Friday, October 16, 2015

Pilot Knob (W6/SD-435) Activation Report and WLB-817 Battery Pack Review

I activated Pilot Knob (W6/SD-435) back on 11 October..  It's a lowly one-point peak near where the California, Arizona, and Mexican borders meet.  I described a bit about the mountain here.

Some great information on accessing the peak is in this PDF document.

Getting there:  As described on pages 66-68 of the above PDF document.

On a previous activation attempt, I tried to climb using the more direct route along edge of the quarry on the north side of the mountain, but I lost the trail and I ran out of time due to other commitments later in the day.  I decided to instead make an attempt climbing the western slope of the mountain, attempting to use the loop trail described in the book, except I would do an out-and-back hike instead of a loop in order to shorten the hike.  I entered the location of the trail head into my Garmin and went there.
Overexposed pic of trailhead.  Lat/Long:  N32 44.065" W114 45.450, looking east.  Sun was rising, hence the overexposure.

At that location I noticed two trails:  One of the left/north, and one of the right/south.  Given that I was going to do the out-and-back route, I selected the left trail and started climbing.  The climb was steep but the well-defined trail made the route simpler, until I reached the crest of the first ridgeline.  Here the trail disappeared.  I ended up shifting to the left (north) a bit, and ultimately found a draw which led to a false summit.  This false summit was at the far end of the east-west ridge which makes up crest of the mountain.  From this spot the going was a bit easier, with numerous trails visible and with the summit in view.
The mountain was made of a mixture of sharp granite and a softer conglomerate (I think).  The softer rock eroded away in places, leaving holes and small caves.  Bats, which I had noticed on my first attempted climb, probably live in many of these small caves.
This cairn was located at the false summit.  My APRS capable handheld's packets were first picked up at this point.
The ridge from the location of the false summit, leading to the peak.  Yuma, Arizona can be seen beyond the mountain.
The hike on the ridge was a good bit easier.  Less steep, and the ground was a firmer granite than the softer rock leading to the false summit.
Getting closer to the summit.  A Gipfelkreuz!--although not as ornate as those in the Old World.
The Summit Cross was made of wood, and appears to be installed into the foundation of the old KIVA television transmitting tower.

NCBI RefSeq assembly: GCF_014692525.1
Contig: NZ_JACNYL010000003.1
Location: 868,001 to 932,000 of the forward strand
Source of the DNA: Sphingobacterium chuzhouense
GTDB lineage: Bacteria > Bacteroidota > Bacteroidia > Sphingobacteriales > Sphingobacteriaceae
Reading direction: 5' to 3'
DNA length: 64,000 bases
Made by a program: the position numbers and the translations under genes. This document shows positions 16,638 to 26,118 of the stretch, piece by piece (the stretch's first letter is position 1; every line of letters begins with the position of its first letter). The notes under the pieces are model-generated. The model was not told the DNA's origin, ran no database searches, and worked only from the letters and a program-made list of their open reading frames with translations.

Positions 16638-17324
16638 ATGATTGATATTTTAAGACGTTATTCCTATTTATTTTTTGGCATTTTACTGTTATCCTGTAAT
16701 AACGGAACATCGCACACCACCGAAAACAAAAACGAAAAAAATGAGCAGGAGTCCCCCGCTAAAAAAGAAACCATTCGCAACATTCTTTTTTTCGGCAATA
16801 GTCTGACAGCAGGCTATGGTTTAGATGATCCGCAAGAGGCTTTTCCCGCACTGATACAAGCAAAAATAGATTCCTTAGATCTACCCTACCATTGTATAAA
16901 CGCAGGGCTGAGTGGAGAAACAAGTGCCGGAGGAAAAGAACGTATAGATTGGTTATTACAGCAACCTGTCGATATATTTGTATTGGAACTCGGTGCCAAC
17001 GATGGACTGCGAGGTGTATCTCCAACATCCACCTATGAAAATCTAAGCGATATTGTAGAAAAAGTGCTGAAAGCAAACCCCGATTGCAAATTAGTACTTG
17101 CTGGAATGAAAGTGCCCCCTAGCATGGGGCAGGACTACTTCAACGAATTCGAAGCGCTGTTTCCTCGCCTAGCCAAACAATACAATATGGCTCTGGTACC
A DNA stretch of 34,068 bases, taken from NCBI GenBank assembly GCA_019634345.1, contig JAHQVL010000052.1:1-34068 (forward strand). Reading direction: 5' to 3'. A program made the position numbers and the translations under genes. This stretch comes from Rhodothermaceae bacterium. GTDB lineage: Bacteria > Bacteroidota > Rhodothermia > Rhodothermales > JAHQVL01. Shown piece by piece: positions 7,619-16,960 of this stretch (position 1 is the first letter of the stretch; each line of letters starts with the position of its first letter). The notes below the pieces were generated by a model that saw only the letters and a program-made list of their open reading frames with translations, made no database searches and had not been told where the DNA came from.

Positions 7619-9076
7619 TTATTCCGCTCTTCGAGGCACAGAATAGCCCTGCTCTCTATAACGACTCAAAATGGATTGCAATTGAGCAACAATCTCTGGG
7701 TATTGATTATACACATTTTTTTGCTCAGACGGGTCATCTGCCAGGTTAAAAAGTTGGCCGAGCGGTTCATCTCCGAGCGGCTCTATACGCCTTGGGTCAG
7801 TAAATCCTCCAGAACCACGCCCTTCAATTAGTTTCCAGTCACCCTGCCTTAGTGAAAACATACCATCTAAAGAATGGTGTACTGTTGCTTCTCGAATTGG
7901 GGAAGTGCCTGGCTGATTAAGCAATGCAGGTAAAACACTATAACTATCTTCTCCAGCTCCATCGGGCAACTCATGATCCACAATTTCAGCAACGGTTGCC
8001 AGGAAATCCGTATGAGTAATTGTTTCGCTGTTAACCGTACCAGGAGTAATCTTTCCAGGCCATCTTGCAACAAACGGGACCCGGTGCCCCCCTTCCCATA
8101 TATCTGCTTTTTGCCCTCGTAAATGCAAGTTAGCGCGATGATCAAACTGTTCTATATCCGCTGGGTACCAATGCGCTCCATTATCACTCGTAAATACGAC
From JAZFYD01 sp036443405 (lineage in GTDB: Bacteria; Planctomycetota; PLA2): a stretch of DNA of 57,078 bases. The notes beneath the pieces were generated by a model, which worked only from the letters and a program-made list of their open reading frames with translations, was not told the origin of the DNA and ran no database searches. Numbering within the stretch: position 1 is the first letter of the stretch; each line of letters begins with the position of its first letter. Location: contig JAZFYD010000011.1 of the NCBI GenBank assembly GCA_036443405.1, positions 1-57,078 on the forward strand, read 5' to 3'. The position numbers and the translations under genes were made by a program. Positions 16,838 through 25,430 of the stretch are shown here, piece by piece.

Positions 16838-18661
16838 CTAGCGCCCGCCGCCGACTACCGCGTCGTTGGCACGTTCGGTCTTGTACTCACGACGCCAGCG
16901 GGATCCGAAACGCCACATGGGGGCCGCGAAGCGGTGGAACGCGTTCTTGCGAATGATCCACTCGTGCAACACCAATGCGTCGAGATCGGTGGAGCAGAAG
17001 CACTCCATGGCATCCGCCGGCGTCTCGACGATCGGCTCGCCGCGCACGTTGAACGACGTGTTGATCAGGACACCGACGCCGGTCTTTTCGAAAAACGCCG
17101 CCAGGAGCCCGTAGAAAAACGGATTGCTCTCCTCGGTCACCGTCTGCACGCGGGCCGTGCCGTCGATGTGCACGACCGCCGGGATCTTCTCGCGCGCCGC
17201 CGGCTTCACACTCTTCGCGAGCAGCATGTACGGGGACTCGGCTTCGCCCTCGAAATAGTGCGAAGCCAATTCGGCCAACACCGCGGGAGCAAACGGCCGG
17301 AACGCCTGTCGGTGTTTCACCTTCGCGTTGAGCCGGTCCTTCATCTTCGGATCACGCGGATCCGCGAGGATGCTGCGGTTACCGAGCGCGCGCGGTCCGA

Having reached the summit, I quickly deployed my end-fed wire antenna and commenced making contacts using the FT-817ND and the VX-8DR.  Propagation was actually not too bad, given the conditions.
Even with conditions only so-so, I commenced making numerous contacts throughout the US, using both SSB and CW.  I also attempted contacts on 50, 144, and 222 MHz, but no takers.  I did make contact with a ham in Yuma on 446.0 (K7ACS), who also ran an APRS digipeater that received my packets.
My Pilot Knob activation log on SOTAData.

As for my spotting technique, I self-spotted using the web browser on my phone.  I could have easily self-spotted using APRS, SMS, SOTA Goat, and likely the Reverse Beacon Network.  AT&T cell signals were plentiful, and APRS coverage, once on the summit and out of the draws, was fine:
My APRS breadcrumbs from the false summit leading to the summit.
At the false summit, by APRS packets were received by the BAJA digipeater, perhaps 50 miles away.  I am N0PCL-7.
At the summit, my APRS packets were received at the K7ACS digipeater.  I worked K7ACS on 446.0 during the activation as well.
The view into Mexico from the summit.  The US-Mexican border is very visible.
Having completed the activation, I started my hike down.  Having more of a bird's eye view while on the summit made route selection a bit easier.  I simply picked a prominent trail that headed west down the mountain.  Given how easy the descent was, I recommend that future activators use the following coordinates as your trail head:  N 32 44.050", W114 44.090".  That will place you approximately one draw to the north of the trailhead I used for this activation, and it will make navigation to the summit much easier!  Simply go to those coordinates and hike up the well-defined and well-ducked trail.

A few other notes for a future activation:
  • You are operating very close to the Mexican border.  The place is crawling with Immigration and Customs Enforcement (ICE) officers.  I recommend you carry identification on your person in order or alleviate suspicions that might ruin your activation attempt.
  • It's a short hike, and not too strenuous, but I still recommend you bring a good amount of water.  On the day I hiked this peak, it was in the mid-80s before the sun came up, and there's not much shade (no shade, actually).
Lastly, I promised a review of the WLB-817 battery pack that I had installed in my FT-817ND.  The battery performed marvelously.  Battery voltage barely dropped, even when transmitting a full 5 watts of power on CW during the five long "dahs" of the "0" in my callsign.  I suspect that there's power for several more activations in a single battery charge.  I'm very happy with this purchase.

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